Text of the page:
1889, the has been and now is hindered and obstructed; I board of trustees of the Columbia Canal, a cor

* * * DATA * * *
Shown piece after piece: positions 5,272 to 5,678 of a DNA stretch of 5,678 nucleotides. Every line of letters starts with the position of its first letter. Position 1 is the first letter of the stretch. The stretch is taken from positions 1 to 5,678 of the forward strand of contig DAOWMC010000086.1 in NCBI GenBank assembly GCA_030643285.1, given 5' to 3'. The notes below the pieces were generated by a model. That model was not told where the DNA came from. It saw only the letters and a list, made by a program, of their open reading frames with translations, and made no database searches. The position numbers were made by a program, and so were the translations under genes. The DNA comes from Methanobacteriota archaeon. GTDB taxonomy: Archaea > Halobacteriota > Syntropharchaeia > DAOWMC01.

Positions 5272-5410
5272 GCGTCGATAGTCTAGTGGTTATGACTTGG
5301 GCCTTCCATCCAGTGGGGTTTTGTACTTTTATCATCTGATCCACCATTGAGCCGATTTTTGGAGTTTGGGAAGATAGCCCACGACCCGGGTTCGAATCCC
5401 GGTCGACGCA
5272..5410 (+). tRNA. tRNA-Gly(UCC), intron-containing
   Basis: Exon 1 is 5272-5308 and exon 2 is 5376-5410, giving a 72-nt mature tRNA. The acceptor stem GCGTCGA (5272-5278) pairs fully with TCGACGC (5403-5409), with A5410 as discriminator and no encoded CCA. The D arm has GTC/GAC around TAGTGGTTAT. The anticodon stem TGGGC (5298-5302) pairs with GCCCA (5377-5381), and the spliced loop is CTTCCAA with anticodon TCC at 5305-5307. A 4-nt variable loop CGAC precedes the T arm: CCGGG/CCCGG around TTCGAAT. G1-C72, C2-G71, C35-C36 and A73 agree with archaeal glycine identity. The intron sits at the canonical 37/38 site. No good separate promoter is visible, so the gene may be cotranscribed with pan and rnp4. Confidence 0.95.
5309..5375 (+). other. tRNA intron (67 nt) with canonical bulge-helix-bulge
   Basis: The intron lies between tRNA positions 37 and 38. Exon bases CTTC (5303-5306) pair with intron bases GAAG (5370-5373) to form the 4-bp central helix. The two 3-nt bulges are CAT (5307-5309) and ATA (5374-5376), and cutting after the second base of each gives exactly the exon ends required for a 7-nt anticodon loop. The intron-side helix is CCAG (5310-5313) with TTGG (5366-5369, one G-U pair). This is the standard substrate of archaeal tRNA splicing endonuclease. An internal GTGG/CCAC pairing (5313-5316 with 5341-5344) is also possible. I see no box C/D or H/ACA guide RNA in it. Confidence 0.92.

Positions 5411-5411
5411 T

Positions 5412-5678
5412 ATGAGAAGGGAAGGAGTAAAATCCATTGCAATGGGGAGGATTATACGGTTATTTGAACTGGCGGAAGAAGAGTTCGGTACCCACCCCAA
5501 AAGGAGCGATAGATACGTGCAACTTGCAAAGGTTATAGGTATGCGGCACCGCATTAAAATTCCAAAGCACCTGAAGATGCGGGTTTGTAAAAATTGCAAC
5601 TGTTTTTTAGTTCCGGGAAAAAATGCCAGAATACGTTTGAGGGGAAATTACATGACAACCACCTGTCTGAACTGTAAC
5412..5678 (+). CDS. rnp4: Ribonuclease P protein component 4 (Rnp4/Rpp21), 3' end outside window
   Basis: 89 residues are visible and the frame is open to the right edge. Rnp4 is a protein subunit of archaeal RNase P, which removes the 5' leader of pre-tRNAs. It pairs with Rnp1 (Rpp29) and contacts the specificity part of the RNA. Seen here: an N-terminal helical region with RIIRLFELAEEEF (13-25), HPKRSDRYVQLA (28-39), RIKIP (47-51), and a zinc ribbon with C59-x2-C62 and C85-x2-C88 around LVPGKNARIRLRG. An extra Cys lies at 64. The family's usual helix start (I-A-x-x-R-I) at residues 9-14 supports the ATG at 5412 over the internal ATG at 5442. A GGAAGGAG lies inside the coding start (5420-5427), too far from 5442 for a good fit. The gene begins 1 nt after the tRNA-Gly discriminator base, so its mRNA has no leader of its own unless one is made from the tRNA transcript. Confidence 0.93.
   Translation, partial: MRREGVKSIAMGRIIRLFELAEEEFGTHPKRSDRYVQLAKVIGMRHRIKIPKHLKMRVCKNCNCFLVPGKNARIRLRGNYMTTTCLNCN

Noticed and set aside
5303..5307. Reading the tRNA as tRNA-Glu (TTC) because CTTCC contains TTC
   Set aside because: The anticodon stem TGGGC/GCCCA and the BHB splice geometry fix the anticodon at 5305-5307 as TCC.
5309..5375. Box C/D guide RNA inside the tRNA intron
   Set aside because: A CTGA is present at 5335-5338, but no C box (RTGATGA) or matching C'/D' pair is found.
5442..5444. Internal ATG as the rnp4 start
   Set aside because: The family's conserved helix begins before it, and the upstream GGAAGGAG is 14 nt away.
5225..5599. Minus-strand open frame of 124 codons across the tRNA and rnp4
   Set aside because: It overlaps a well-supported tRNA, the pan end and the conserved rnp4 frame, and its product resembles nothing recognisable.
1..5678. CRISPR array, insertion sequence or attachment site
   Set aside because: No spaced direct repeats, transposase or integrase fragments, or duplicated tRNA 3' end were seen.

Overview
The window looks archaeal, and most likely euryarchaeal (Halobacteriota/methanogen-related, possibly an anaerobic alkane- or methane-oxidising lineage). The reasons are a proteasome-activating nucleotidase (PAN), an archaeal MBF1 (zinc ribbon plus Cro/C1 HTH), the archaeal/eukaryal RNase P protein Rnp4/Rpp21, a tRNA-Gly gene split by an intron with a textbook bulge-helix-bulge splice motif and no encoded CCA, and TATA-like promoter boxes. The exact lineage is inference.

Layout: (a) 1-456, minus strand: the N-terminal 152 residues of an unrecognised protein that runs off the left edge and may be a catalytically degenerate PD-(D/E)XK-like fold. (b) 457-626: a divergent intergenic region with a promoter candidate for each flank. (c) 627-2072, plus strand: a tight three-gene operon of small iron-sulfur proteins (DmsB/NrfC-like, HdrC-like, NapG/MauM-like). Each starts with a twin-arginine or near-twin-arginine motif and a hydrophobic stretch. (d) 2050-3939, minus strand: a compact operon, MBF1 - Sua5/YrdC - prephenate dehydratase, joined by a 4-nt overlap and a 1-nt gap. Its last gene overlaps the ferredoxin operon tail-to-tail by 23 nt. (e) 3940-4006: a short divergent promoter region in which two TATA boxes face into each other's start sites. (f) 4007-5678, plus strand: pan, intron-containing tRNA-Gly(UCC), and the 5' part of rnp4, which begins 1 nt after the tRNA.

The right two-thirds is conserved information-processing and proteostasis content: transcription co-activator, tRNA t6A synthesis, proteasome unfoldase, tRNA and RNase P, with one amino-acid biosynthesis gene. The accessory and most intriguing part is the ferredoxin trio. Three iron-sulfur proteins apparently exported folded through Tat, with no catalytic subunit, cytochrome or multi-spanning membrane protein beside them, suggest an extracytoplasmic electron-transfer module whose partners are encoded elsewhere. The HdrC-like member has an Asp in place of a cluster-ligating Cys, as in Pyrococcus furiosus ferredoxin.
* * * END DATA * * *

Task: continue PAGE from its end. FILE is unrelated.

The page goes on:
poration duly created and organized under and the said defendant compensation in the said by virtue of the laws of said state, raised and amount of $2,000. erected a dam, known as the “Columbia Canal The demurrer was as follows: Dam," across the current of the said river, at a The defendant, the Columbia Water Power point below the plaintiff's said tract of land; Company, moves the court to dismiss the comthat thereafter, on or about the 11th day of plaint in this action on the ground that it ap. January, 1892, the said board of trustees of pears from the face of the complaint that the Columbia Canal transferred and conveyed neither in what is therein stated to be a first to the defendant berein the said dam, and all cause of action, nor in that which is stated to: and singular the property thereto appertain. be a second cause of action, does it state facts ing; and that the said defendant has since been sufficient to constitute a cause of action against and is now the owner and in possession thereof. this defendant. Both of said causes of action (4) Tbat since the said 11th day of January, objected to are insufficient, in this: That after 1892, the said defendant has kept up, main. it is alleged in the third paragraph of each of tained, and continued, and now keeps up, said causes of action that on the -- day of maintains, and continues, the said dam as -, 1889, the board of trustees of the Colaforesaid, so that by reason thereof the waters umbia Canal, a corporation duly created and of the said river are raised 6 feet in the chan- organized under and by virtue of the laws of nel thereof, and greatly increased in quantity said state, raised and erected a dam, kpown as therein, and the free, natural, and accustomed the 'Columbia Canal Dam' across the current flow of the water, and of sand and other sterile of the said river, at a point a short distance earth, through the channel of the said river, below the plaintiff's said tract of land, and and past the plaintiff's said land, bas been that thereafter, on or about the 11th day of and now is hindered and obstructed, and January, 1892, the said board of trustees of the said river bas been and now is prevented the Columbia Canal transferred and conveyed from effecting the proper, natural, and usual to the said defendant the said dam, and all. drainage of the said "land; the said waters and singular the property thereto appertainare caused to percolate through and water ing, and that the said defendant has since been log and water-soak the wbole of the said and now is the owner and is in possession tract of land, and in times of ordinary freshet thereof," it does not allege any pegligence or the waters of the said river are caused to want of care on the part of the board of trusflow back upon and inundate tbe said land, tees, or their grantee, either in the construction depositing thereon quantities of sand and other of the dam, or in its maintenance or repair, or sterile earth, all of which, prior to the com- that the defendant has done anything contrary mission of the said grievances, and from time to any contract or obligation arising out of immemorial, the said waters were not accus any agreement with the plaintiff with reference tomed to do. And the plaintiff further avers to the construction, maintenance, or repair of that, prior to the grievances herein before com- the said dam, and its effect upon the land plained of, the said tract of land was of un- claimed to be injured in the said cause of acusual and great fertility, and was not subject tion. The action brought by the plaintiff by to overflow by the waters of the said river so said complaint is a common-law action for inas to destroy or materially injure the crops jury to his freehold, or at least for compensagrowing thereon, and that since the commis- tion for the taking for the use of a public pur. sion of the said grievances, and by reason pose of a private property. The court will thereof, the said lands have become liable to take cognizance of the fact that, under the frequent and prolonged freshets, overflowing Constitution and laws of the state, Broad river and inundating the said lands to such an ex- is a navigable stream, and declared to be a tent as to destroy the crops growing thereon, public high way. The court is bound to take and wholly to deter and prevent the use of further judicial notice of the act of the general the said lands for agricultural purposes, and assembly referred to in said third paragraph, for any valuable purpose whatever. And creating the board of trustees of the Columbia the plaintiff further avers that by reason of the Canal, and all of its provisions,-the same besaid grievances so as aforesaid caused by the ing a public act, passed for a public purpose, – keeping up, maintaining, and continuing of and of the act of 1890 amendatory thereof. the said dam by the said defendant as afore. Taking such judicial notice, it appears: That said, the said tract of land, which prior tbereto under its provisions the said board of trustees was reasonably worth $100 per acre, has be had full authority, and were commanded and come water-logged, unproductive, unculti-directed, to erect said dam, and to flow back vable, and wholly valueless to the plaintiff, to the waters of the said navigable stream, and to the great nuisance and injury of the plaintiff, use private property in the construction and and to bis damage $2,000. (5) That on the 2d maintenance of the said canal and dam, and day of August, 1894, the plaintiff gave the de. that for the taking and use of such private fendant notice of the said puisance, and then property said act makes provision for the requested the defendant to remove the same, condemination of such lands, and a remedy but that the said defendant has failed and re- to the owner to secure compensation for the fused so to do. (6) That the said keeping up, taking and use of such private property. maintaining, and continuing of the said dam That the court therefore must hold that said by the said defendant has heretofore been and remedy is exclusive unless the board of trusdow is without the consent of the plaintiff; tees exceeded their authority, or did not conthat the said plaintiff has received no compen. form to such provisions. There is no allegasation for the injury sustained by him as here. tion in the complaint that they exceeded their ipbefore set forib, and by reason of the prem authority, or did not conform to such provi. ises the plaintiff is entitled to have of and from sions; but it is alleged in paragraph six of each.